(Image Source: Vice)
Last week in the Anton La Vey post, I mentioned how Sammy Davis Jr. became a member of The Church of Satan for a while. This struck me as… well, pretty weird. I could see why the publicity-loving Jayne Mansfield would sign up to be Team Lucifer, but Sammy “Member of Sinatra’s Rat Pack” Davis Jr.? He was so… laid-back and… cool. And Jewish. He most definitely had converted to Judaism. So what the what? Let’s go to Helen O’ Hara at The Telegraph for more:
Sammy Davis Jr, the singer, actor and Rat Pack member whose own philosophy of life drove him to try just about everything that presented itself – women, men, religion, drugs – became involved in 1968. He had noticed a gang of lively young people each with a single red-painted nail at The Factory, a nightclub he co-owned, and was invited to go with them to a party he described as “dungeons, dragons and debauchery”.
He was, in other words, introduced to the church at an orgy, of course, and surrounded by writhing bodies the prospect of a religion promoting freedom and the complete absence of guilt must have chimed with the adventurous performer.
During his flirtation with the religion Davis held seats for adherents at gigs, and even tried to launch a Satan-friendly sitcom, 1973’s Poor Devil, which never went beyond the pilot stage. There, Davis played a minor demon offered the chance to move up the ranks if he could win a soul for hell, with Christopher Lee in his full Hammer Horror flow as Old Nick himself. Despite Davis’ best efforts, however, he repeatedly bungled the deal, and eventually let the sinner and his soul alone.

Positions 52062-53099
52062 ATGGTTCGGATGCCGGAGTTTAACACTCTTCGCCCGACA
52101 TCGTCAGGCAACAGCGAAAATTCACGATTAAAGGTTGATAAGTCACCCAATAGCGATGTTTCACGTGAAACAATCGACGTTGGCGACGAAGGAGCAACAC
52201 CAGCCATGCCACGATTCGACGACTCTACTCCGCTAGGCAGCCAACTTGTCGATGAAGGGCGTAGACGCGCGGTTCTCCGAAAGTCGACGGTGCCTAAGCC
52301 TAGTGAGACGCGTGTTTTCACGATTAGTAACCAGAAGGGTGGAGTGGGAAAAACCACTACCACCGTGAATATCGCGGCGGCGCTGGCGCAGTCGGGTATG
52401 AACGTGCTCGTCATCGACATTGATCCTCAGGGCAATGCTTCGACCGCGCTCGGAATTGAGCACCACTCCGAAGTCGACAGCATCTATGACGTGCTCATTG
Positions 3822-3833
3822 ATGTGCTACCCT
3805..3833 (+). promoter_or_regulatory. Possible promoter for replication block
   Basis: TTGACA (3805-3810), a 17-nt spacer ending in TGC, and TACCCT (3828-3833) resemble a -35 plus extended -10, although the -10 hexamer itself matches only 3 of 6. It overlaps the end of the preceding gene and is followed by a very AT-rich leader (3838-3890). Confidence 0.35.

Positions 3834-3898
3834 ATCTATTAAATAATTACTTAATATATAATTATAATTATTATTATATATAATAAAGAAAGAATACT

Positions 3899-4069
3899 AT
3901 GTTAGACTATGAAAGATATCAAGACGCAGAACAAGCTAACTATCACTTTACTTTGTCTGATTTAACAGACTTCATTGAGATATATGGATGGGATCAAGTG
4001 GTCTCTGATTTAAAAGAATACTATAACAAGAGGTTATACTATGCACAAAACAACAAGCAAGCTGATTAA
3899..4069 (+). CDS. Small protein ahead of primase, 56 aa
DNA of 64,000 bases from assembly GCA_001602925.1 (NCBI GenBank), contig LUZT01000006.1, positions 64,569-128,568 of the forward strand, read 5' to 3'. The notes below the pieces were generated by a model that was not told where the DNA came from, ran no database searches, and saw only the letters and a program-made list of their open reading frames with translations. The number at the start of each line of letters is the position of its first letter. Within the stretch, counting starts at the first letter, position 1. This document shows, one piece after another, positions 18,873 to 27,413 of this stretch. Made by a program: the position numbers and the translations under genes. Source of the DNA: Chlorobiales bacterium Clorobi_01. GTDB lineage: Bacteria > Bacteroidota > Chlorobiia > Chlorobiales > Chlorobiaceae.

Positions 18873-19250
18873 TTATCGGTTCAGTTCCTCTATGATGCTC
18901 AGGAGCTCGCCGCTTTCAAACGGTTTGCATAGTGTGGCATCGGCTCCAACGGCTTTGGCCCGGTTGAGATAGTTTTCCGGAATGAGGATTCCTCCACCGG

The pilot was terrible, which might have been enough to ensure it never went to series, but protests from religious groups sealed its fate. Soon after Davis took out the nail polish remover, wiped away his own red nail and left the church in 1974, though he maintained friendships there.
Temple of Set founder Michael Aquino and the Church of Satan’s founder and high priest, Anton Lavey, in San Carlos, California, after he had become a Warlock IIº in the church. (Image and Caption, Vice)
Over at Vice, Jake Austen gives us more about Davis’ Church of Satan association and that failed TV pilot:
Christian by birth, Jewish by choice, Sammy started his personal relationship with Satan during a 1968 visit to the Factory, a nightclub he partially owned. He was invited to a party by a group of young actors sporting red fingernails, signifying their allegiance to the Church of Satan. Founded in 1966 by Anton LaVey, a horror fan with a background in carnival work, ghostbusting, and nightclub organ, the San Francisco-based ministry combined LaVey’s interests in ancient paganism, a media-savvy flair for publicity, and a philosophy of indulgence over abstinence.
When Sammy arrived at the party (whose theme he summarized as “dungeons and dragons and debauchery”), all attendees were wearing hoods or masks. The centerpiece of the “coven” was a naked woman chained spread-eagle on a red-velvet-covered alter. Davis was confident though that human sacrifice was not on the menu that evening. “That chick was happy,” he wrote, “and wasn’t really going to get anything sharper than a dildo stuck in her.”